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Abstract: Slide Presentations |

REVIEW OF SLEEP STUDY RESULTS BY PRIMARY CARE PROVIDERS WITH PATIENTS WHO HAVE SLEEP-DISORDERED BREATHING FREE TO VIEW

Brian W. Carlin, MD*; Lori Dorycott, CRTT; Lorie Smith, RRT; Spencer Carlin; Becky Rohosky, MS
Author and Funding Information

Lifeline Sleep Disorders Centers and Allegheny General Hospital, Pittsburgh, PA


Chest


Chest. 2009;136(4_MeetingAbstracts):60S. doi:10.1378/chest.136.4_MeetingAbstracts.60S-g
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Abstract

PURPOSE:  To ensure effective treatment for any disease state, review of the appropriate diagnostic test results with a patient is of importance. This study was undertaken to evaluate the patient's perception of whether the results of their sleep study were reviewed with them by the primary care provider who ordered their sleep study.

METHODS:  All patients referred to the sleep disorders center (SDC) were included. Patients are referred to the center either directly for evaluation or as a result of a telephone followup by the SDC staff in which a patient is found to be having difficulty with adherence to the prescribed CPAP therapy or who has refused therapy. At the time of the visit each patient is asked whether the ordering primary care provider has discussed the results of the sleep study with them.

RESULTS:  Over an eight month period in 2008, 342 patients were evaluated in an initial visit by the SDC physician. 295 with confirmed sleep disordered breathing were referred as a result of the followup telephone conversation with the SDC staff. Of these, 262 (88%) did not remember having a discussion with the ordering physician regarding the test results while 33 (12%) did remember a discussion regarding their test results. Of the 47 other patients evaluated, 20 patients had a sleep study performed and in all instances the results were discussed with the patient by the SDC physician within a two week period of the completion of the study.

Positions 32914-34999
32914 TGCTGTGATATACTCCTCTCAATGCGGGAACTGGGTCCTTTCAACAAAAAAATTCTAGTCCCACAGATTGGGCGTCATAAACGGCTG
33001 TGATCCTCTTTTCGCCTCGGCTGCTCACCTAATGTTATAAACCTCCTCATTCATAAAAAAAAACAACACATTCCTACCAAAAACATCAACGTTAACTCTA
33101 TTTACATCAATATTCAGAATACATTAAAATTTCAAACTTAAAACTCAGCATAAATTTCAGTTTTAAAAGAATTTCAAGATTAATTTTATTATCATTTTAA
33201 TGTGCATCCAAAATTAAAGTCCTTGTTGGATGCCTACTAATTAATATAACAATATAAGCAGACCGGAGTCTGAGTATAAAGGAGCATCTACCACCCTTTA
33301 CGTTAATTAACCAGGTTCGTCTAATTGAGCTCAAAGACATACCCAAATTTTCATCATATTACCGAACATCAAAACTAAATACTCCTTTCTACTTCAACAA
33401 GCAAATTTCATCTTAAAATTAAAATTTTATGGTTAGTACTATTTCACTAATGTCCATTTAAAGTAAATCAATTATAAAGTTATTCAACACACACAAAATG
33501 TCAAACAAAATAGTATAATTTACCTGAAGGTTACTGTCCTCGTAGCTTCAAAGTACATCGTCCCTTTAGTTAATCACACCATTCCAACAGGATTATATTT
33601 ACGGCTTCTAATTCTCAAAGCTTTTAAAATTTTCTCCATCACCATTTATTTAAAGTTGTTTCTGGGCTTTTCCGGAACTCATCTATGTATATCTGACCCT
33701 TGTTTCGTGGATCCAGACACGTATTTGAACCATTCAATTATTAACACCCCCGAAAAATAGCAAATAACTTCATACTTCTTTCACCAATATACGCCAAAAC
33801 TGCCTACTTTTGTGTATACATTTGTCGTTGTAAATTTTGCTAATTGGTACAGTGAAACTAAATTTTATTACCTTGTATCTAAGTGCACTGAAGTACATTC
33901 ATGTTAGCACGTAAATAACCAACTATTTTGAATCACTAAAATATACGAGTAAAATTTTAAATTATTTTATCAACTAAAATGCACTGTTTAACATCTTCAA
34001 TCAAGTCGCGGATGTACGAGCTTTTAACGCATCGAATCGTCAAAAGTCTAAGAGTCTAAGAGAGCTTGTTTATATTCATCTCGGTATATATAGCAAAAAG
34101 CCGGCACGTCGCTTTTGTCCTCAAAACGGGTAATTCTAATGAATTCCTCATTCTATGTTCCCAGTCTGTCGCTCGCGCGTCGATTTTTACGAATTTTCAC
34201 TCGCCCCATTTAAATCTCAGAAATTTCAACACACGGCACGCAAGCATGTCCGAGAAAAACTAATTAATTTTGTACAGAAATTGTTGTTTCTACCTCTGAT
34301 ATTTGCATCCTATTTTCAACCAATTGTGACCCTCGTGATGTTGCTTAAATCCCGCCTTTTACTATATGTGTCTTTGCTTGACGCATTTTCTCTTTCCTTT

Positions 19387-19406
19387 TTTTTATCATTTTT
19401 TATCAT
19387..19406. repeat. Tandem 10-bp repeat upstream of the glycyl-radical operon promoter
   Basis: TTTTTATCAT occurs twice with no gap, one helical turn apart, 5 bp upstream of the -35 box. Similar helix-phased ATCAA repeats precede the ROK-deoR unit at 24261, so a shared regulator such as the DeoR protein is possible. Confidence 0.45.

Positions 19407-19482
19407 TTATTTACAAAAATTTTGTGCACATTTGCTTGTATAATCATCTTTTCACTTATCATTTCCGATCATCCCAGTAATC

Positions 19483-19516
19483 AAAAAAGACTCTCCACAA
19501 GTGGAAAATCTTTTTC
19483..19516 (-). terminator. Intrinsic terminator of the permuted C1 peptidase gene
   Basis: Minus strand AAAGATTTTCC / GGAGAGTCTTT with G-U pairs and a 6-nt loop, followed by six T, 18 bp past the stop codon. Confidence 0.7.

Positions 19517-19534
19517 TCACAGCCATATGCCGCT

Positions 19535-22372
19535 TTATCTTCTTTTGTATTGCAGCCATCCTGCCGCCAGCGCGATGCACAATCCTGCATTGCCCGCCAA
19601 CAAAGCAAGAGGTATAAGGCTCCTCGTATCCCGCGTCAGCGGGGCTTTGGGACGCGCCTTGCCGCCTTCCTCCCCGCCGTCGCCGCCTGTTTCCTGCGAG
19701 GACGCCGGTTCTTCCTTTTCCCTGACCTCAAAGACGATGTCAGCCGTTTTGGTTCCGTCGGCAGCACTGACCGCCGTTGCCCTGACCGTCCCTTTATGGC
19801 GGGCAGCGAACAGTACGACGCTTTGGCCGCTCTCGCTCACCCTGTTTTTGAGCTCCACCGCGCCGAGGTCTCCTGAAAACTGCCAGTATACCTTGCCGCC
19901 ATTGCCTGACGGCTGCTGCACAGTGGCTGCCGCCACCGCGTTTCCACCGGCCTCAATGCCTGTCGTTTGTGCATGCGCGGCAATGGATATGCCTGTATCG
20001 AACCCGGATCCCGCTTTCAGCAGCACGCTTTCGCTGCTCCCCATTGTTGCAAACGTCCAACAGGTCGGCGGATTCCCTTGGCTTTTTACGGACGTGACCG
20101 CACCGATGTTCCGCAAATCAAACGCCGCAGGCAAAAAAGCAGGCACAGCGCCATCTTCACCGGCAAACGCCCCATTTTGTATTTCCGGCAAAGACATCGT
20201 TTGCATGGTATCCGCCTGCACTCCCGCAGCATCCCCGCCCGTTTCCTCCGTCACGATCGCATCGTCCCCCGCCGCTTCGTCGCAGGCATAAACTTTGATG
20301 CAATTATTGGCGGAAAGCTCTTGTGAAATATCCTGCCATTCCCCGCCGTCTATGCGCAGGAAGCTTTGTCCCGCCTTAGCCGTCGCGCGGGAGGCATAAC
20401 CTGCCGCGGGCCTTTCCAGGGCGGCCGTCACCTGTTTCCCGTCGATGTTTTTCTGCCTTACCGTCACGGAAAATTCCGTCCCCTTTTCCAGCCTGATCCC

CONCLUSION:  A majority of patients who are diagnosed with sleep disordered breathing and who are having difficulty in acclimatizing to positive airway pressure therapy have not had a discussion regarding their sleep study test results with the provider who ordered the sleep study and prescribed positive airway pressure therapy.

CLINICAL IMPLICATIONS:  Discussion of test results with a patient is an essential component to the management of a patient and his/her illness. The absence of such a discussion with the patient may negatively impact on adherence to therapy.

DISCLOSURE:  Brian Carlin, No Financial Disclosure Information; No Product/Research Disclosure Information

Wednesday, November 4, 2009

10:30 AM - 12:00 PM


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